Teaching ChatCraft to use Tools

It's been a month since I wrote about the work we're doing on ChatCraft.org.  Since then we've been focused on a few things and I wanted to write about how they work.

First, Taras added support for OpenRouter, which was extended by Chigala Kingsley.  Previously, we could only work with OpenAI models, but OpenRouter also gives us access to Google's PaLM, Anthropic's Claude, and Meta's Llama models. This is fantastic, because it pairs so nicely with our existing ability to work with different models in the same chat (i.e., send a prompt to any model, or retry a response with a different model).  It's amazing being able to mix and match responses from so many LLMs across all these providers within the same tool.  This is the real power of ChatCraft, which isn't beholden to any particular LLM or vendor.

Second, we've been working a lot on adding support for function calling and the ability to create tools.  This is a feature that Taras and I have discussed at length for months, and it's been extremely difficult to nail down the UX.  However, we've finally managed to ship an initial version.

OpenAI and ChatGPT have had the ability to use functions for a while.  The concept is this:

  1. You define the interface for a function (name, description, and schema for the arguments).  Imagine a function that can add two numbers, download a file and process it somehow, etc.
  2. You let the LLM know about the existence of the function and either tell it to call it, or let it decide if it needs to use it when you send your prompt (i.e., functions can be optional or required)
  3. If the LLM wants to call your function, it sends a special message in JSON format with the name and arguments it wants to pass to the function
  4. The LLM never calls the function–you have to do this on your own.  When you're done executing the function on its behalf, you send the LLM the result and it continues processing

ChatGPT lets you do this, too, but you're not in control of the process or functions.  We wanted to give users the ability to easily define and run their own custom functions, and to do so directly in their browser.

ChatCraft defines a function as an ES Module that includes the function and its metadata:

  1. The name of the function
  2. The description of the function
  3. The schema of the parameters (simplified JSON schema)
  4. A default function export, which is the function itself

Here's a simple example, which can calculate the sum of a list of numbers.  LLMs aren't great at doing math, so a function that can do the calculation is really useful.  A function can do whatever you want, as long as it's doable in the context of browser-based JavaScript (or via CORS and API calls).  You return a Promise with your result and we send it back to the LLM.  If you want your data to get formatted in the UI you can wrap it in a Markdown codeblock (e.g., 3 backticks with a language).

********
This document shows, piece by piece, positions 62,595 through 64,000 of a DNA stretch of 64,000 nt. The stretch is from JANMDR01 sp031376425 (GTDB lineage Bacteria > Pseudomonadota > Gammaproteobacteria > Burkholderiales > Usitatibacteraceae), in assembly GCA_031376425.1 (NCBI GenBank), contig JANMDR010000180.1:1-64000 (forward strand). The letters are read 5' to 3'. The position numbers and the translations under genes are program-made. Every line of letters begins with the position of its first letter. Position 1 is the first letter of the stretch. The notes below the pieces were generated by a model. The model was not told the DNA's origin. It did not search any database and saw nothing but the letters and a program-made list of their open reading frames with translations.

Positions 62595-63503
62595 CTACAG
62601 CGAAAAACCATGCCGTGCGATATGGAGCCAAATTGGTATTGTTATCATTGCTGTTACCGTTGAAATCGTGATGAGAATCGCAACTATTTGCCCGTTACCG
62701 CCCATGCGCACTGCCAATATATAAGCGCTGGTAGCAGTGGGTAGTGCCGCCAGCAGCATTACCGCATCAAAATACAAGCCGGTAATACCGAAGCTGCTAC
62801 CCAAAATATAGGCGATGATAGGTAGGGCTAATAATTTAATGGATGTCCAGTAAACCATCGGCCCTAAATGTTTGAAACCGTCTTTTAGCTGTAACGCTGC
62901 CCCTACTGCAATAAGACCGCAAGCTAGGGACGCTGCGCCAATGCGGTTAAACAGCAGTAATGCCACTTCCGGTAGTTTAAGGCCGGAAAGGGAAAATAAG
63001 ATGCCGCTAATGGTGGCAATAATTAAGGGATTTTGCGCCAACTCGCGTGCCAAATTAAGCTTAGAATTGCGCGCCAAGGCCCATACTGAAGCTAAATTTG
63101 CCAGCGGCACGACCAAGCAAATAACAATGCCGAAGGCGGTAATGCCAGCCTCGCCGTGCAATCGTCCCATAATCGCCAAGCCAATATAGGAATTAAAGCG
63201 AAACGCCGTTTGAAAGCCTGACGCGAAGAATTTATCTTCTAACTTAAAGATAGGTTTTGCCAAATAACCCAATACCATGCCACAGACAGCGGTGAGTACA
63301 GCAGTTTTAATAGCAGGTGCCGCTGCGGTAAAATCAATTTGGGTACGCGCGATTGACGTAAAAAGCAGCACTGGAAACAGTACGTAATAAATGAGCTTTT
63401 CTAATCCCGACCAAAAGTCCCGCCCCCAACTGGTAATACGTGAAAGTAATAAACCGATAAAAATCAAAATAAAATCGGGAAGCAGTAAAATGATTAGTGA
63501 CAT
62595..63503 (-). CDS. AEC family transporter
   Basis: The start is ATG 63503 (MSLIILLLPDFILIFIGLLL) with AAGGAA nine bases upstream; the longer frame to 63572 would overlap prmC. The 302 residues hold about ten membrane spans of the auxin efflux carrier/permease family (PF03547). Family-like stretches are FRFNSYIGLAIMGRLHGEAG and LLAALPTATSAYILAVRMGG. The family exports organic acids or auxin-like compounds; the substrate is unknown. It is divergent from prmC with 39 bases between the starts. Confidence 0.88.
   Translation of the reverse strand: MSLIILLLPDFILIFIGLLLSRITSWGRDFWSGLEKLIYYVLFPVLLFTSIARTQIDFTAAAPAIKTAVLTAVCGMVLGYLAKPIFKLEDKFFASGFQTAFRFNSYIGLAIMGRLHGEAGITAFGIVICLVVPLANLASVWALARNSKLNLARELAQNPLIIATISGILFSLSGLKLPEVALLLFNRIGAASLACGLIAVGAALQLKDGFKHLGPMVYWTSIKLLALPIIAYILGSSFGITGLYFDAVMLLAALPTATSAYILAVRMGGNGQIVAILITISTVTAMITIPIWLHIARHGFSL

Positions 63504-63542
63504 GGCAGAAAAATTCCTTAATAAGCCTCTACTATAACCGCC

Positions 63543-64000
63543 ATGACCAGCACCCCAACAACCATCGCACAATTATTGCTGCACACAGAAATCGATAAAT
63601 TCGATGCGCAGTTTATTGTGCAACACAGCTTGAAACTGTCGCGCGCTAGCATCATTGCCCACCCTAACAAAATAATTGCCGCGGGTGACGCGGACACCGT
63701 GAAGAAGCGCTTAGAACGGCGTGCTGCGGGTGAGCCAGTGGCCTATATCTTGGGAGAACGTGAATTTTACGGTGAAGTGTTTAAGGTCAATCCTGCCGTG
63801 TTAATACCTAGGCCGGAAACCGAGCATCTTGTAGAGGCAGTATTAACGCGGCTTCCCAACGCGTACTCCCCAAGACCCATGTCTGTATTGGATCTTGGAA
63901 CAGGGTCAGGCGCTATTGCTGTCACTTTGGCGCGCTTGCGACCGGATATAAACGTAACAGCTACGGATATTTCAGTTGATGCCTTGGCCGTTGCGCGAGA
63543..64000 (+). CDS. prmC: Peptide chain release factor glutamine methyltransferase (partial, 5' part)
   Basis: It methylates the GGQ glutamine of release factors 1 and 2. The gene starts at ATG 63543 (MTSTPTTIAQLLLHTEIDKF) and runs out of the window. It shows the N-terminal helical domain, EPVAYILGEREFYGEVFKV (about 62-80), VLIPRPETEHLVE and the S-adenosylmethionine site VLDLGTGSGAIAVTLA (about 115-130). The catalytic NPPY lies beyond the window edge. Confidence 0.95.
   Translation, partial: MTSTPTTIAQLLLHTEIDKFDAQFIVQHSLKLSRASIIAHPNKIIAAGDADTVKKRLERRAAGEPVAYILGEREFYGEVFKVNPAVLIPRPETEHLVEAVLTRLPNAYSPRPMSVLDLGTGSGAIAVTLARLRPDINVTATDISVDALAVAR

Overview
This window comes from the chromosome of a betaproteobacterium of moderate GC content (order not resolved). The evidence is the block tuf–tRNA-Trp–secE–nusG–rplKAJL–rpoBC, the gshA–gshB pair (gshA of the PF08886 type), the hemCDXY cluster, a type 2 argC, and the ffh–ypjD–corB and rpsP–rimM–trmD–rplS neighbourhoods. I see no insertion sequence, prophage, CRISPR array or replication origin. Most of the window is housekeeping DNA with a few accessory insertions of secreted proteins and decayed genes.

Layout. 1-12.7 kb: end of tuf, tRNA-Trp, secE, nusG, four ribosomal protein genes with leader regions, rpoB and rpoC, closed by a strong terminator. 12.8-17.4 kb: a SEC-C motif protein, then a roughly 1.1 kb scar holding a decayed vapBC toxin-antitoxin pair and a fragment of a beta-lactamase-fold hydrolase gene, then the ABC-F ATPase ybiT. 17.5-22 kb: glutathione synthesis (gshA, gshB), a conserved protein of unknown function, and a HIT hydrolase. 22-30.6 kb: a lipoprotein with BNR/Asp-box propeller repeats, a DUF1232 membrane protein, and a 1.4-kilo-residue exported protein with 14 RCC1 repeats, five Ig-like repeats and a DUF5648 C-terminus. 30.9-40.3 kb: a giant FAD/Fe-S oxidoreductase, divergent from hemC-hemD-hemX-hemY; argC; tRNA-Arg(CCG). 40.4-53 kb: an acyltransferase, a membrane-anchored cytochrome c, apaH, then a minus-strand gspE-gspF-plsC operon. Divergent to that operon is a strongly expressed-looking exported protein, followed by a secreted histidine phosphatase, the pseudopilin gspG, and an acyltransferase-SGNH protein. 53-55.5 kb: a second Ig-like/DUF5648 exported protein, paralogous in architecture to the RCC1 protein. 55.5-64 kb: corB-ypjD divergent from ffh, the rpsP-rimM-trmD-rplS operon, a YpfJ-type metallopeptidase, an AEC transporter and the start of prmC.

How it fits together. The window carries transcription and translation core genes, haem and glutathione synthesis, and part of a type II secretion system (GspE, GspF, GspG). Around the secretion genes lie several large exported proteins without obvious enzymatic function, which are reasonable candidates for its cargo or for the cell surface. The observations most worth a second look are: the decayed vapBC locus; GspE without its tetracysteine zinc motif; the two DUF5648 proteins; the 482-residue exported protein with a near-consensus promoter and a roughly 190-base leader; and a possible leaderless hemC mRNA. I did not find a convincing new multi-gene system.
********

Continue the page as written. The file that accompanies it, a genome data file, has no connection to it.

These function modules can be written and hosted inside ChatCraft itself: https://chatcraft.org/f/new will create a new one.  Or you can host them (as plain text) on the web somewhere (e.g., as a Gist).  In both cases we load them dynamically and run them on demand for the LLM.

You tell the LLM about these functions using the syntax @fn: sum or @fn-url: https://gist.github.com/humphd/647bbaddc3099c783b9bb1908f25b64e, where @fn refers to the name of a function stored in your local ChatCraft database, and @fn-url points to a remotely stored function.

I shared a chat earlier today to demonstrate how this works, and you can see it here:


Here I use my remote function via the @fn-url syntax, and GPT-4 incorporates it into its answer.  We show all the steps of the process in the UI: the function call, the result, and what the LLM does with it.  In theory you could also collapse this all into one message, but we think "showing your work" is a more powerful approach.

That said, we're just getting started with the UX for this, and every time we've tested things we've realized new ways to make it better or bugs that need to be fixed.  However, it actually works and we're really excited about it!  It's very easy to experiment and get things running fast.

The real power of this feature is going to come from combining it with custom system prompts, where we give the LLM an initial context and set of functions it can use to achieve specific goals.  Getting both of these features in place over the summer has opened up a very interesting space that we're excited to start exploring.

If you want to try this today for yourself, you're welcome to do so (it's live on ChatCraft.org).  Let us know what you build, what breaks, and what you think we should do next.

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